As lottery destroys the poor, oil could destroy Ghana’s economy – American governance expert

In the absence of strong institutions, Ghana’s discovering of oil will eventually destroy the economy just as winning a lottery often destroys the poor, an American governance expert has predicted.

Painting a picture of oil’s destructive powers to an economy, Professor Larry Diamond said oil exposes a country’s weak institutions, teases and tempts a country’s leaders to become “massively corrupt”.

Ghana began commercial production of oil three years ago. Government has said revenue from Ghana’s oil would be focused on expenditure and amortization of loans for oil and gas infrastructure; road and infrastructure; agric modernization and capacity building.

To regulate the industry and ensure greater transparency, Parliament has passed the Petroleum Revenue Management Act, Petroleum Commission Act, Petroleum Exploration and Production Law, Petroleum Income Tax Law, National Petroleum Authority Act among several others.

Others in the offing include the Local Content and Local Participation Policy Framework, the Right to Information Bill, the Marine Pollution Bill and the Ghana Extractive Industries Transparency Initiative (EITI) Framework.

But despite these laws, the overall score for transparency in the industry in the country was measured at 59.7 per cent, with transparency in oil and gas funds recording even a lower average score of 44 per cent, according to the Institute of Economic Affairs (IEA) Petroleum Transparency and Accountability Index.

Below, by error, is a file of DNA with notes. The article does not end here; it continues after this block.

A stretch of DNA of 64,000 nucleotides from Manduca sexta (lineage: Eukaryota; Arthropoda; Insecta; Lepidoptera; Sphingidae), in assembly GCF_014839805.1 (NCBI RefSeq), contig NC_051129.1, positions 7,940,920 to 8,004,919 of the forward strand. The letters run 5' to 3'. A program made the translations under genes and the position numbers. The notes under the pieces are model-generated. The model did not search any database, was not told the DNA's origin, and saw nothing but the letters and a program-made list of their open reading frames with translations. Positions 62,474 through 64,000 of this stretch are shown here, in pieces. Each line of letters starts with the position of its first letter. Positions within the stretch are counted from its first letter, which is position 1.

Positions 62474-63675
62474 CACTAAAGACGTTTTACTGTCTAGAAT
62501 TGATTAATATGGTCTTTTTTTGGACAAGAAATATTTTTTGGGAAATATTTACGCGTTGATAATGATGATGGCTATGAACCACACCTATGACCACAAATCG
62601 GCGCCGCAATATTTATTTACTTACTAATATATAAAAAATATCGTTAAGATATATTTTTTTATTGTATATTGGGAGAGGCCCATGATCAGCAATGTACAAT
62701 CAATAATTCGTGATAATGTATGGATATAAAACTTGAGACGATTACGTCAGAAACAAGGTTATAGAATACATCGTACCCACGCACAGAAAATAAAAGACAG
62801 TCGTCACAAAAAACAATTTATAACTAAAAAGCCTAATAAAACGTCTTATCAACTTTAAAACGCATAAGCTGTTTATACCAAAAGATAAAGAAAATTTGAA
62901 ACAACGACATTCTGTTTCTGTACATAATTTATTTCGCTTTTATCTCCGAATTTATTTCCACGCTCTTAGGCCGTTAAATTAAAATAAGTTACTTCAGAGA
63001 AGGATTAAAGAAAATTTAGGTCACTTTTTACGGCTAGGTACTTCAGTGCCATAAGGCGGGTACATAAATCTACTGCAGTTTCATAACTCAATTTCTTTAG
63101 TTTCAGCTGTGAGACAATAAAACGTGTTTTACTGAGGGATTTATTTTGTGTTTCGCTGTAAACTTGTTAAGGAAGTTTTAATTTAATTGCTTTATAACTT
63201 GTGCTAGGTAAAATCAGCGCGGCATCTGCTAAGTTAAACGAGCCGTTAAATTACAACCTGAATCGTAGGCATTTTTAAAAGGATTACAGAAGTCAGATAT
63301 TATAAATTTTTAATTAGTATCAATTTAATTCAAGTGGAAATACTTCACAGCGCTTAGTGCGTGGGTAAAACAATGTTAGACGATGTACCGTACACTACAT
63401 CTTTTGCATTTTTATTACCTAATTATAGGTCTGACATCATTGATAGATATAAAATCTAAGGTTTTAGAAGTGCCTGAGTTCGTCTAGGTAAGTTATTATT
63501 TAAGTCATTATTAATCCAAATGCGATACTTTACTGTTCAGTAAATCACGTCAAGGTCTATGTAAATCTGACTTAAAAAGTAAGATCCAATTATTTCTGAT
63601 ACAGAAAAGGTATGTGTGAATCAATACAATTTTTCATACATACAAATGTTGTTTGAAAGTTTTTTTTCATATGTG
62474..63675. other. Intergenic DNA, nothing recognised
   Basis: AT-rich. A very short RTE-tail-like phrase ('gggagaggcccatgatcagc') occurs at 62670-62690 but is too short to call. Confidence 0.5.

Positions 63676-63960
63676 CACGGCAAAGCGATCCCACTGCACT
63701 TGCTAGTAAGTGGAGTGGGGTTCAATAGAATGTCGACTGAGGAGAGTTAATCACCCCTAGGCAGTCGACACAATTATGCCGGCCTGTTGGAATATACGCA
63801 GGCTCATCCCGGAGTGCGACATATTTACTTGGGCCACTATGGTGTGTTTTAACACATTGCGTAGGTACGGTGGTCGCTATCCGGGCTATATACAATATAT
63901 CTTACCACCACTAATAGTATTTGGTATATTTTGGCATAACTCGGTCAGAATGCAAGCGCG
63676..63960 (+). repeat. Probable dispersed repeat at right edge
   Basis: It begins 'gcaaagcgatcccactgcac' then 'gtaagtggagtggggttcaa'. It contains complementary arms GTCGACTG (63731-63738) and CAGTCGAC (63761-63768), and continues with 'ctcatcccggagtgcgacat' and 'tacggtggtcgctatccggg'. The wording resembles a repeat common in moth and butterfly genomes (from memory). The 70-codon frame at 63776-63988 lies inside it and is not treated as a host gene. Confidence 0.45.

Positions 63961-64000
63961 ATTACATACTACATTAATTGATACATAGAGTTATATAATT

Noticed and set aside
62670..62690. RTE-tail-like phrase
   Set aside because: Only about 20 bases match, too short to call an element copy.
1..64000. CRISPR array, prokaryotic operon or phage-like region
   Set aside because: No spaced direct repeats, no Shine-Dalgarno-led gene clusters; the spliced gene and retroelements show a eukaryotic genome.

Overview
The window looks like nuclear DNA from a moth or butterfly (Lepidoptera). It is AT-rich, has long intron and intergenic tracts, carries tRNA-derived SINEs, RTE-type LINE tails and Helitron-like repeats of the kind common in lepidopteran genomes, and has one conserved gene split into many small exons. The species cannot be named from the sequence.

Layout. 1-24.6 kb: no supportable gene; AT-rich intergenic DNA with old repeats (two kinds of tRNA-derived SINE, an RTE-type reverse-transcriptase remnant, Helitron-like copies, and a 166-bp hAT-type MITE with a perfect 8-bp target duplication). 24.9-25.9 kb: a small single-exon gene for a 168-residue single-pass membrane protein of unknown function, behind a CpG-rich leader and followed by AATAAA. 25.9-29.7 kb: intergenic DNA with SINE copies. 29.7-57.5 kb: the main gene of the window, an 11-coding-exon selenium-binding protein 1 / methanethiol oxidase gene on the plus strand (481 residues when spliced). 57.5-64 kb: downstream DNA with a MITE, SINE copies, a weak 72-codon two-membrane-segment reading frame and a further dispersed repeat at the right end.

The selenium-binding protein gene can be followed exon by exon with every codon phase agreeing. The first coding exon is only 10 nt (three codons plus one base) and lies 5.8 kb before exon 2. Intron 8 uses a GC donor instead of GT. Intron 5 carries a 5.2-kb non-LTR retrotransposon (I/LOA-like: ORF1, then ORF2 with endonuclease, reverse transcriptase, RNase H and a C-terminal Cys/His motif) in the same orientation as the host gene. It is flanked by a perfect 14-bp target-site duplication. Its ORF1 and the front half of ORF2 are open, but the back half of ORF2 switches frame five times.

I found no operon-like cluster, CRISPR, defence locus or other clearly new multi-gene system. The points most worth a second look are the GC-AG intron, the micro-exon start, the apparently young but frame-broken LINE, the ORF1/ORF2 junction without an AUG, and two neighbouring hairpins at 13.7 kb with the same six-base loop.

There is no constitutional mandate for institutions such as the Ministry of Energy, the Ghana National Petroleum Corporation (GNPC) and the Ghana Revenue Authority (GRA) to publish information on the industry, including prices, volumes, production costs and taxes, on their websites. 

The focus of oil revenue on road has also been criticised as too wide with revenue spent thinly across several roads. For instance, $24 million was spread over 64 road projects, covering 2,124 kilometers.

Professor Diamond, a senior fellow at Hoover Institution and Freeman Spogli Institute for International Studies, who is in the country to deliver a lecture on oil windfall, said the only way to ensure Ghanaians benefit from its oil find is “radical transparency” in the sector.

He said unlike Nigeria, Ghana has better governance structure and a higher per capita income than Nigeria.

But he called for the oil sector to be “insulated” from politicians, and institution of stronger auditing and monitoring structures.

The sudden discovery of oil often activates a mad rush for money, a new zeal for lavish spending and borrowing until the country is obese under debt, corrupt at the top and choking in poverty, the governance expert has warned.

In view of oil revenue windfalls, he warned against excessive borrowing and impulsive public spending.

It is also worth noting the rise in public debt from 43% of GDP in 2011 to 48% in 2012, and further to 53.5% in September 2013, resulting from a widened budget deficit.

Public expenditure overran in 2012, marked by an unprecedented budget deficit of around 12% of GDP. Story by Ghana||Edwin Appiah|[email protected]

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